We wouldn't suggest that the aforementioned project led to additional development so much as the white hot real estate market in all of Point Breeze, but whatever the cause this area has seen a staggering amount of new construction of late. The most significant example is the huge project at 24th & Manton, where 19 new homes are either under construction or recently completed. Those homes have been selling for as much as $500K. Times have changed indeed.
Developers bought the property a little over a year ago, and took it to the ZBA for a four-home development, with two homes on 2nd Street and two more on Philip Street. It looks like the ZBA denied the variance in November of last year, but then the project came back for some reason and the variance was granted this March. Does anyone have any insight into what happened here?
Another day, another vacant Francisville lot getting redeveloped.
These days, it seems that you can't go a single block in this neighborhood without running into a contractors framing a building, pouring a foundation, or digging a new hole. Ridge Avenue is particular is seeing an explosion in development, with a bunch of mixed-use projects now under construction and more coming soon. We don't know exactly what businesses will fill all those retail spaces, but we do know that they'll need as many neighbors as possible to ensure success. Or at least viability.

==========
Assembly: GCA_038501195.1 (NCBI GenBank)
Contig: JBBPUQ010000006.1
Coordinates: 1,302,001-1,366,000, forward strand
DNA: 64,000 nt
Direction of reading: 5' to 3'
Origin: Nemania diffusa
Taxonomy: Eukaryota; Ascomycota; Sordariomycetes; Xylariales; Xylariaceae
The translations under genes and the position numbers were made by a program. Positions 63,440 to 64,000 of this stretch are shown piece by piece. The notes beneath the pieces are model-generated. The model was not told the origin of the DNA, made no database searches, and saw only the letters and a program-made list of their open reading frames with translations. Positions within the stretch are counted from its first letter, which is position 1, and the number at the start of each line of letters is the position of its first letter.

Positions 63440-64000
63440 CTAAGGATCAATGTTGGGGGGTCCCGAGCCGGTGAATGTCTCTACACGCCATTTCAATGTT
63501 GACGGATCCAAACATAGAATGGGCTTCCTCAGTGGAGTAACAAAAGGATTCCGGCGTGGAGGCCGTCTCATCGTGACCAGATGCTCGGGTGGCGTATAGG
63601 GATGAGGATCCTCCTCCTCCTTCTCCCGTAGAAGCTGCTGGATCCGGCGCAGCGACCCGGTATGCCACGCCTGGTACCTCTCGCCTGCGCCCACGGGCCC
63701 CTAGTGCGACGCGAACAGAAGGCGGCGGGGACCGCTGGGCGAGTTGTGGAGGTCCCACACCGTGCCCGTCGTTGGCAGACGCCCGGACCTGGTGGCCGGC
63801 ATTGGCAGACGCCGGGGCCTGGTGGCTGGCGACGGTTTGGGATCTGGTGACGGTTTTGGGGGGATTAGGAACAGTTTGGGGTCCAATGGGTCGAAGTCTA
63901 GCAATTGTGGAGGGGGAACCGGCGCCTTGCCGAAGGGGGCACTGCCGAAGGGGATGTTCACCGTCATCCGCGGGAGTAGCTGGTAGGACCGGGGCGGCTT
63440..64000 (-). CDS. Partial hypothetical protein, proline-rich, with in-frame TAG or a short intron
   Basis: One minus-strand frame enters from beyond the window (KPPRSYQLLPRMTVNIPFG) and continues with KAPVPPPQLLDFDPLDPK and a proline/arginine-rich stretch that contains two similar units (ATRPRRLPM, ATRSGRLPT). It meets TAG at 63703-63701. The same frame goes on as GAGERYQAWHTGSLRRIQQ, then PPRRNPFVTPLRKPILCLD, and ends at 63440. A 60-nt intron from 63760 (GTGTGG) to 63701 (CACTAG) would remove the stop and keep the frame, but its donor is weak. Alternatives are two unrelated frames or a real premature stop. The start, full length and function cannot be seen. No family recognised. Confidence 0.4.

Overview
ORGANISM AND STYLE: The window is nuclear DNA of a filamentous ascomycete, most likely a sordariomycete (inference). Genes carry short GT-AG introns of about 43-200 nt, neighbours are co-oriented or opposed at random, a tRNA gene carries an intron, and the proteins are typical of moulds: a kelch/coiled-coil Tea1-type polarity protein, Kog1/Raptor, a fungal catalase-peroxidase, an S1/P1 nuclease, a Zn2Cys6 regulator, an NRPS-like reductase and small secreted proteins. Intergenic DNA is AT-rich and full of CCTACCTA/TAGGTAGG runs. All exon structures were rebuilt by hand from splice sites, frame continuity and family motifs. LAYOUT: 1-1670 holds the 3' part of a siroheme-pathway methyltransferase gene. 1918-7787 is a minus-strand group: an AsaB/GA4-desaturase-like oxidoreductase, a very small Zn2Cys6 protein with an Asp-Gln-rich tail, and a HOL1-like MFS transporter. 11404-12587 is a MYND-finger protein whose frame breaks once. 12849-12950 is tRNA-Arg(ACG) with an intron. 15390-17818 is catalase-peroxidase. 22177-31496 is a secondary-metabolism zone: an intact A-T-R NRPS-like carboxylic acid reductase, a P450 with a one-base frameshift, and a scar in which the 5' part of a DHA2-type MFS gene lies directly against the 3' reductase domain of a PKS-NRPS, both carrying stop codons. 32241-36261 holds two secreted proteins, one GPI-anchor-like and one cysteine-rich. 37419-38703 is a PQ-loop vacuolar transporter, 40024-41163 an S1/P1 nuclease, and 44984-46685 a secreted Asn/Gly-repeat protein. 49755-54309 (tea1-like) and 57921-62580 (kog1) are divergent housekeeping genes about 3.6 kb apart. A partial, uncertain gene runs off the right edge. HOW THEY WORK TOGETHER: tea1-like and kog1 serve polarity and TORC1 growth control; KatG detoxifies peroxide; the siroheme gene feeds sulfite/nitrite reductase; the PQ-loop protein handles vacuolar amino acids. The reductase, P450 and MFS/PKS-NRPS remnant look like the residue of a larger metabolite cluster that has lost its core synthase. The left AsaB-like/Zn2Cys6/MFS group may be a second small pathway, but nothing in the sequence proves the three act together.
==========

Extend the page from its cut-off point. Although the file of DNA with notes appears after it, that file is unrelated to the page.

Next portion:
So let's consider 1431 Brown St. as a prime example of the kind of project that will help Ridge Avenue get to where it needs to go.
1431-33 Brown St. has been sitting vacant for many years, owned by religious institutions since the 1950s. At some point in the last few months, developers bought the property and now they're proposing a ten-unit building here. This is a lot of density for what's essentially a double-wide lot, but why the heck not? Ridge Avenue is just steps away and as we said, the corridor needs as much density as it can get. And not for nothing, but North Broad Street is almost as close, with a Broad Street Line station less than two blocks away.
Trying to get through this sweaty Monday, we hoofed it over to Federal Donuts in Pennsport to grab some sugary and doughy goodness. Sated, we walked out the door and spied an odd banner on the fence on the northwest corner of 2nd & Manton.
Northwest corner of 2nd & Manton